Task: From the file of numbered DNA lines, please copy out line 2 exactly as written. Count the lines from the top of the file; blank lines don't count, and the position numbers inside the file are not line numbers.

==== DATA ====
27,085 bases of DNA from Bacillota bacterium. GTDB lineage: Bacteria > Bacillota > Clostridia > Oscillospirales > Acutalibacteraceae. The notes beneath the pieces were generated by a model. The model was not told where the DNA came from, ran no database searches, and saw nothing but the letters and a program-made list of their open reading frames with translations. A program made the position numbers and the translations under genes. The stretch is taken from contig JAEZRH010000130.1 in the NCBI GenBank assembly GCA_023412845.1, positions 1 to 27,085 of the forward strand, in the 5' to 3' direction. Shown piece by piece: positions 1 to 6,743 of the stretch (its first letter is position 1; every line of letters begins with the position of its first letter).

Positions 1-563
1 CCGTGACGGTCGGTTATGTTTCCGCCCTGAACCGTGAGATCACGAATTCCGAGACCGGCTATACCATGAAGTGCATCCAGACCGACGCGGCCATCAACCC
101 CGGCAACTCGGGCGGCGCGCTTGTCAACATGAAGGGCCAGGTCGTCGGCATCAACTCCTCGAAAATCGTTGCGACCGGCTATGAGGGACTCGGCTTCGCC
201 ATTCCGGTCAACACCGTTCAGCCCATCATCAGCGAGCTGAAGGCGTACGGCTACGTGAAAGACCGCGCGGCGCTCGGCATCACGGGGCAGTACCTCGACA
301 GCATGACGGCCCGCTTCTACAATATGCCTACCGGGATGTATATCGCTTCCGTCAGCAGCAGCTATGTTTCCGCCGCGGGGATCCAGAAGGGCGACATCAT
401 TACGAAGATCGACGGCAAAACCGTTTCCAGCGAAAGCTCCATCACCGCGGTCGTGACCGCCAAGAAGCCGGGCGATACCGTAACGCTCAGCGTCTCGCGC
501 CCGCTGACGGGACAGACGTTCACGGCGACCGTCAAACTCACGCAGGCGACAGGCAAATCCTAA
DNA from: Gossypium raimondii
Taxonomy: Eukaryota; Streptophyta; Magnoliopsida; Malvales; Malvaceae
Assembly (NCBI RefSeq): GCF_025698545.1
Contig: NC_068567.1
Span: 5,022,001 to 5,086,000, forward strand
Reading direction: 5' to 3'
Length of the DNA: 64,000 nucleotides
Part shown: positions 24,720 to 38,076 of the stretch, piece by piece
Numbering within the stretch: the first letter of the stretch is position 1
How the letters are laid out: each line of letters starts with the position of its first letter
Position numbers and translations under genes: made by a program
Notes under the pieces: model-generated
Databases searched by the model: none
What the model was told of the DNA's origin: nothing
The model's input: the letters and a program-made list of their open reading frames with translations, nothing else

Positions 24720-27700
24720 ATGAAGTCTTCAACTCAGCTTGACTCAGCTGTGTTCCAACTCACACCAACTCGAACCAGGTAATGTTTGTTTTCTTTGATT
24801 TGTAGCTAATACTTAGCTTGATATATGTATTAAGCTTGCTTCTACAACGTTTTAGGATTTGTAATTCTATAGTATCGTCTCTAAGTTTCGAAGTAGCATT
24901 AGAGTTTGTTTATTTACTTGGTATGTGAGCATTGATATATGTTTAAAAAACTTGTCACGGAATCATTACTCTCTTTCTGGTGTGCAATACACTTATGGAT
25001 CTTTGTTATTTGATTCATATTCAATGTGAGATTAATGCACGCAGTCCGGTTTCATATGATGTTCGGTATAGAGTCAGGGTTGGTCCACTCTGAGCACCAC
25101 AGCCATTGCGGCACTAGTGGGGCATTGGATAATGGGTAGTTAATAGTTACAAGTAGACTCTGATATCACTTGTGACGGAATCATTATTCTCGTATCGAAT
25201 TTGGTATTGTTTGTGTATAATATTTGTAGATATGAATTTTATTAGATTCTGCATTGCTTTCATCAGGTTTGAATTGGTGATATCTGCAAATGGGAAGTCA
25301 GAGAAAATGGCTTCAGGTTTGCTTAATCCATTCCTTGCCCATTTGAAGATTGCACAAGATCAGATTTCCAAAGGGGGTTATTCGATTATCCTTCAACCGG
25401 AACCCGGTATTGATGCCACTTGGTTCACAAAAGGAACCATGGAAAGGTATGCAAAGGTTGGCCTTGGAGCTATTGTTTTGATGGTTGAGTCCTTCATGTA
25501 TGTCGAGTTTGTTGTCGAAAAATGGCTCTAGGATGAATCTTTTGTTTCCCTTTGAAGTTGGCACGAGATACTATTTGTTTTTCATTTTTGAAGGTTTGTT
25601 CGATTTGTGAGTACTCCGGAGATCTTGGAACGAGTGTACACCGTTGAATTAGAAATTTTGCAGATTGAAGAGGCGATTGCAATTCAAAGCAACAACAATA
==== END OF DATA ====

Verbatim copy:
Positions 1-563